A changing climate at Mono Lake could mean more dust storms in the Eastern Sierra — or less water for L.A.

17 July 2018 Published in News & Events

Louis Sahagun, LA Times

When dust storms began rising off the dry bed of Owens Lake, authorities in the Eastern Sierra blamed Los Angeles’ thirst. The city had, after all, drained the lake in the 1920s to serve its faucets.

Now, as dust kicks up from Mono Lake, authorities in the Eastern Sierra are once again blaming that water-craving metropolis about 350 miles to the south.

But this time, they’re also blaming climate change.

Since 1994, a landmark State Water Resources Control Board decision has capped L.A.’s diversions of the streams that feed Mono Lake, defusing for a time one of California’s most protracted environmental battles.

Scientists say climatic shifts, however, are bringing less snow to the Sierra Nevada and less snowmelt to Mono Lake. That means if Los Angeles keeps taking its allocated share, it will lead to a decline in lake levels and increased health risks for those exposed to windblown dust from the receding shoreline, according to the Great Basin Unified Air Pollution Control District.

To protect Mono Basin’s ecosystem and airshed, regulatory officials say, will require drafting new predictive models of precipitation, temperature and evaporation rates to control diversions into an aqueduct system that has transformed the ancient brine lake into the largest source of powder-fine air pollution in the United States.

Of particular concern are particulates of 10 microns or less, which are regulated by state and federal laws because they can lodge deep in the lungs, causing respiratory injuries. Dust storms at Mono Lake exceeded federal health standards 33 times in 2016, officials said.

The Los Angeles Department of Water and Power takes issue with the Great Basin district’s warning that more restrictive measures may be needed to meet clean air standards.

“We’re headed for a showdown with Los Angeles; no doubt about it,” said Phillip Kiddoo, air pollution control officer at Great Basin.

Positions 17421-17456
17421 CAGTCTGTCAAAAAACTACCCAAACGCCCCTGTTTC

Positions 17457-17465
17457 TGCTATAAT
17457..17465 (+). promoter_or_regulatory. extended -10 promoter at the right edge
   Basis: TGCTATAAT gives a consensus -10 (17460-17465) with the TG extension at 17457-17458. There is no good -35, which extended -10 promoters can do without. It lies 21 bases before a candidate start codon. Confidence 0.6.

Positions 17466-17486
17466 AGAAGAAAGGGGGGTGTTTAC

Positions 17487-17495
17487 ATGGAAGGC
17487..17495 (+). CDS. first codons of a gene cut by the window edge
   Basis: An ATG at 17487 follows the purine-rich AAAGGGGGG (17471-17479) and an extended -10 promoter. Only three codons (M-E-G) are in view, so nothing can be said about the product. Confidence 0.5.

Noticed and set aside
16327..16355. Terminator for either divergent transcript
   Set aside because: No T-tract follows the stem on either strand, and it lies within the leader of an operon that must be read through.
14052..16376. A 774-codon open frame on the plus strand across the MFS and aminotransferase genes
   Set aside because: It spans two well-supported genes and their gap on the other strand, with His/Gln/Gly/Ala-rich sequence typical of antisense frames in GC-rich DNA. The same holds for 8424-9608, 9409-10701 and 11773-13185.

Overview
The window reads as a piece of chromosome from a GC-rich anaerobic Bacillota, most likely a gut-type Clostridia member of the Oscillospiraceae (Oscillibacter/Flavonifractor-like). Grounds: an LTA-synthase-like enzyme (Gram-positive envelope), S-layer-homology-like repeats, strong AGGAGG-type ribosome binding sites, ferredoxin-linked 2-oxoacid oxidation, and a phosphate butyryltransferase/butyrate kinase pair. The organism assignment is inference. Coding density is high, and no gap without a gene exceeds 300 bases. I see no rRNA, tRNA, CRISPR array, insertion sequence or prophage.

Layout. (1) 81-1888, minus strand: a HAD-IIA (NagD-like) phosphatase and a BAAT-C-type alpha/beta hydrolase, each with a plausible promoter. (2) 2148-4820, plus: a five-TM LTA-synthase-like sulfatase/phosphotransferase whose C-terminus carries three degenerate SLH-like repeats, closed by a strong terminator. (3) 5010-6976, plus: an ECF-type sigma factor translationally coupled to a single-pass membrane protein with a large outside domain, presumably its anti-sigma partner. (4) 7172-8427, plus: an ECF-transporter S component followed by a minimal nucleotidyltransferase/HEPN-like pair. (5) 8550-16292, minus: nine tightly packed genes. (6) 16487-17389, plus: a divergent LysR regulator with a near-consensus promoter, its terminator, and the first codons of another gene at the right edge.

Mono Lake

Phillip Kiddoo, air pollution control officer for the Great Basin Unified Air Pollution Control District, walks across salt and fine white sand at Mono Lake's shoreline, which is prone to dust storms. Allen J. Schaben / Los Angeles Times

“The best way to control Mono’s airborne particulates is to raise the lake level, submerging exposed areas of lake bed prone to dust storms,” Kiddoo said. “To do that, however, L.A. has to agree to further reduce its annual exports of water, which isn’t likely.

“While we cannot interfere with L.A.’s water conveyance system, we could file a lawsuit,” he said. “And California health and safety codes give Great Basin authority to assess the city for our legal expenses.”

Rich Harasick, the DWP’s senior assistant general manager of the water system, said further reductions of its water exports aren’t needed. Since the water board’s 1994 decision, he said, the utility’s diversions have had “a very limited influence on Mono Lake’s elevation.”

Today, he said, the lake level is mainly influenced by weather conditions, which are affecting watersheds in which it operates throughout the Eastern Sierra.

 

 

 

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Why We Care

  • We suggest that Great Salt Lake is a phenomenal asset to the state of Utah. Its mineral resources have been appreciated for almost 150 years. Brine shrimp are now appreciated because they are economically valuable. To only a very limited extent is the lake appreciated for tourism, for culture, for earth systems history and for education. 

    Scientific Review Committee, Comments to the Great Salt Lake Management Planning Team, 1999